The presence of a natural resource anywhere on Earth is known as an occurrence. This means it includes natural resources that are known to exist or not yet found (and may never be found). Therefore, the total occurrence of a resource is "how much" of a certain resource exists on Earth. This is an important idea since a fossil fuel's total occurrence will deplete every time it is extracted. When energy companies discuss natural resources, the focus is on the reserves rather than the total occurrence. This is because there's no interest in an occurrence that isn't profitable. The quantity of a reserve is known, but always fluctuates. The resource's total occurrence is limited (for most resources, see next section for more info). The total occurrence of fossil fuels or other mineral deposits don't increase because the usage of natural resources is so much faster than the time it takes for them to form (see fossil fuel formation).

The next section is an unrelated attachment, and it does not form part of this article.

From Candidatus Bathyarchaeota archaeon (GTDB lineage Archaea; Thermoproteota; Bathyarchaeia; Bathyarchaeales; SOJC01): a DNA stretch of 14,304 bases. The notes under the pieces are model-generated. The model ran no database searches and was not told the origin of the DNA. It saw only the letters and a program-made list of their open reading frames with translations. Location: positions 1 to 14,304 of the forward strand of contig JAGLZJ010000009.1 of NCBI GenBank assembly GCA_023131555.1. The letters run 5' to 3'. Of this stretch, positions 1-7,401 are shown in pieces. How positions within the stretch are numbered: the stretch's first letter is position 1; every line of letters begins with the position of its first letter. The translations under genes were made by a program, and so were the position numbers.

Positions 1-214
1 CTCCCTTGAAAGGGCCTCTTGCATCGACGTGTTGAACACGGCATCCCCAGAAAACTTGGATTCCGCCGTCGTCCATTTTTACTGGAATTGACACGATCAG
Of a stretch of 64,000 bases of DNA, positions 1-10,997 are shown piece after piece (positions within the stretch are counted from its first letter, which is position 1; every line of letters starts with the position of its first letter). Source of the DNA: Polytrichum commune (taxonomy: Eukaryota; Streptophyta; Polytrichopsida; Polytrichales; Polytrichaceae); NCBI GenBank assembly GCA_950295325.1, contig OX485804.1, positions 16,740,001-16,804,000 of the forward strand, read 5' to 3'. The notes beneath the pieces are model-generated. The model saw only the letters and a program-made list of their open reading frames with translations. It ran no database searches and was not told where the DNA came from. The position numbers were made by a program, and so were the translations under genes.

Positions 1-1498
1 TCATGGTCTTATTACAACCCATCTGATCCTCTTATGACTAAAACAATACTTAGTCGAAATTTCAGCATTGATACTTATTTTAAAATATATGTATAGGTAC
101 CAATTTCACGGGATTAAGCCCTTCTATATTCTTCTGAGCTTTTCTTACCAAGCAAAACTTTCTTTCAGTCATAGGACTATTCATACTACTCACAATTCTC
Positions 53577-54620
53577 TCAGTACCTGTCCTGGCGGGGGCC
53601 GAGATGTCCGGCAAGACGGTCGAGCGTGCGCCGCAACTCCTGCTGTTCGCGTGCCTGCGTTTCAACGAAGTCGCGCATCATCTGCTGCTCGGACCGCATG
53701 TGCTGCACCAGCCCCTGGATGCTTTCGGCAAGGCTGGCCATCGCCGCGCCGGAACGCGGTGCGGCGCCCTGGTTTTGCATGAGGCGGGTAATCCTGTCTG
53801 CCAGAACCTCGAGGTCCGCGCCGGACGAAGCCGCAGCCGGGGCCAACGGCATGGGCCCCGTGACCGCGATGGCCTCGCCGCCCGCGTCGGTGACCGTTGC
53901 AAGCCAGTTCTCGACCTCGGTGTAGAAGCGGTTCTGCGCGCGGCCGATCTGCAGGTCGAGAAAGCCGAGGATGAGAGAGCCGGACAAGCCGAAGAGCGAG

An occurrence can refer to a primary fuel or primary energy flow (see fuel vs flow for more information). Although a fuel's occurrence is difficult to truly quantify, a primary flow's occurrence is often known. For example, the total occurrence of wind is all of the wind that's blowing on the planet at any given moment. Renewable energy technologies (ex. solar power and wind power) can only be used when these resources occur. The occurrence of primary fuels and primary energy flows play an integral role in powering a high energy society through energy conversion technologies. A primary flows occurrence is independent of whether or not its used (because it just "exists"). A fuel's total occurrence will decrease when the resource is extracted from the ground. Although quite extensive, the fuels that power societies have a total occurrence that is limited.
In the video below, a member of the Energy Education team explains about resource occurrence: